Government Collects $2.91 Trillion in Taxes in First 11 Months of FY 2016

Despite high revenues, government still runs $621 billion deficit

money cash
AP

The federal government collected $2,910,151,000,000 in taxes in the first 11 months of fiscal year 2016 and still ran a deficit of $620,771,000,000 during this time, according to the latest monthly Treasury Department statement.

Treasury receipts included tax revenue from individual income taxes, corporate income taxes, social insurance and retirement taxes, unemployment insurance taxes, excise taxes, estate and gift taxes, customs duties, and other miscellaneous items.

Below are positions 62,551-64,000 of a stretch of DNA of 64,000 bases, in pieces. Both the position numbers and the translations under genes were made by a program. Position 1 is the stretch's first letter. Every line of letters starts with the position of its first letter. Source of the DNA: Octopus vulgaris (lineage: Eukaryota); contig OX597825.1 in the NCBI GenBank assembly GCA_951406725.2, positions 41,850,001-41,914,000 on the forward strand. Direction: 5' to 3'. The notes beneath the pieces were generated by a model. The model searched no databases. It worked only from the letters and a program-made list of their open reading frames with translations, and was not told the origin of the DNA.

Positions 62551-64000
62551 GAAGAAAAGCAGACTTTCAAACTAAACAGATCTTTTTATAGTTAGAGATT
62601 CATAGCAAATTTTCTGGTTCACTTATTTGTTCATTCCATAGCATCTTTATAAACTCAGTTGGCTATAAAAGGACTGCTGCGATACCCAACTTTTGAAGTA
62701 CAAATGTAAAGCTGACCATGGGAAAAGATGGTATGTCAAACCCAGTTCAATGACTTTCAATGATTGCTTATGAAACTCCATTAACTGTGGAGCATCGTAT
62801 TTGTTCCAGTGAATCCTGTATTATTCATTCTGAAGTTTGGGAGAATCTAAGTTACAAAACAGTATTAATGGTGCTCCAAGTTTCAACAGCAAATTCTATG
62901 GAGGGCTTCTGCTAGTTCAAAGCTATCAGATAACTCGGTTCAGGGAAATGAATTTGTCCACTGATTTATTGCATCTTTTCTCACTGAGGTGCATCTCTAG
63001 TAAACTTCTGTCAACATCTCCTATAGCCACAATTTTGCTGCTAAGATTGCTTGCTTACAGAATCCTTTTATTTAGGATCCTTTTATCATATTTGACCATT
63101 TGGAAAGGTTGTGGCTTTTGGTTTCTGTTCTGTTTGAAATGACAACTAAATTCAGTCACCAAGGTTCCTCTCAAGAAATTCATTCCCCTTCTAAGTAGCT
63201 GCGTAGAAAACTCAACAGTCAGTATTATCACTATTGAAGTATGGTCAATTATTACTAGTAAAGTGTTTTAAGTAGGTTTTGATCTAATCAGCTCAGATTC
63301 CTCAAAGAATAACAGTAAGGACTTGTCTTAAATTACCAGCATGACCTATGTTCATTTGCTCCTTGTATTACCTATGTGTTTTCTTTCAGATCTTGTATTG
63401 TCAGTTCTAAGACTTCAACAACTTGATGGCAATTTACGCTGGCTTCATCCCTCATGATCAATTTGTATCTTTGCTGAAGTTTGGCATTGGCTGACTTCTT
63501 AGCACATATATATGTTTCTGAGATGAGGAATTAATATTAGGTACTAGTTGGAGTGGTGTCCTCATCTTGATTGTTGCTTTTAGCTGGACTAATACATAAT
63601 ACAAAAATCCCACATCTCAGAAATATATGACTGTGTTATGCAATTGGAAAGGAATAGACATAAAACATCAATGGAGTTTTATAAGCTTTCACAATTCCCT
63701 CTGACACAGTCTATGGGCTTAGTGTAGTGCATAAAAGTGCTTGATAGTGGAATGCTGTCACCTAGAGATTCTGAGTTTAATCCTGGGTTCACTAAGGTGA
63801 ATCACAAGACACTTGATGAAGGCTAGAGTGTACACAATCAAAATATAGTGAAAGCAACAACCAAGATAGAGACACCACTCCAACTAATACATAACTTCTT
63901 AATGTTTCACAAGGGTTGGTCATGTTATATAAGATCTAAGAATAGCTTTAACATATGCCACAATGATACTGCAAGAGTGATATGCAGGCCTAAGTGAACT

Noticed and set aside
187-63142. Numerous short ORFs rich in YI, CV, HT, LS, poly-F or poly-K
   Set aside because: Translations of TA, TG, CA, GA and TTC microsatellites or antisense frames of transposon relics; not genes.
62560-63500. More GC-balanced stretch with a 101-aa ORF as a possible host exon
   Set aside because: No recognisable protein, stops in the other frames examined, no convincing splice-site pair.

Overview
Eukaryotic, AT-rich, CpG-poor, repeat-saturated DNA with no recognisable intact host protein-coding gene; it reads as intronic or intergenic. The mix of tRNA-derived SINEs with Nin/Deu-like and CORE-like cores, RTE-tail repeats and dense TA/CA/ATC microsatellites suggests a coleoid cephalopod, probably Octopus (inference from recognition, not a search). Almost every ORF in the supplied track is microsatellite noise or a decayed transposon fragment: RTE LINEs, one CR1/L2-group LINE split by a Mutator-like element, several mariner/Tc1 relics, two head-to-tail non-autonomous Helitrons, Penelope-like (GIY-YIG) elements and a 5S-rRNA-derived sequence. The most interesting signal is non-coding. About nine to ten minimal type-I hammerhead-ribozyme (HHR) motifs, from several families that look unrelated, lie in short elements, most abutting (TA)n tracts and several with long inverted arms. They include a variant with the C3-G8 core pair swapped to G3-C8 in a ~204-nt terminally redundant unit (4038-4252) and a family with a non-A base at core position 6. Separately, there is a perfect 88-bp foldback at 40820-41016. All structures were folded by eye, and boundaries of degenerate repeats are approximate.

The $2.91 trillion that the federal government collected this year was only slightly lower than the $2.93 trillion the government collected last year in the first 11 months of fiscal year 2015, after adjusting for inflation. The 2016 fiscal year begins on Oct. 1, 2015, and runs through Sept. 30, 2016.

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Almost half of the $2.91 trillion that the government collected came from individual income taxes. The government collected $1,386,447,000,000 in individual income taxes in the first 11 months of fiscal year 2016.

The Treasury Department has been tracking these data on its website since 1998. In that fiscal year, the federal government collected $2.27 trillion in inflation-adjusted revenue in the first 11 months of that fiscal year. This means that since 1998, tax revenues have increased 28 percent.

Although the federal government brought in approximately $2.91 trillion in revenue in the first 11 months of fiscal 2016, according to the Treasury, it also spent approximately $3.51 trillion, leaving a deficit of approximately $620 billion.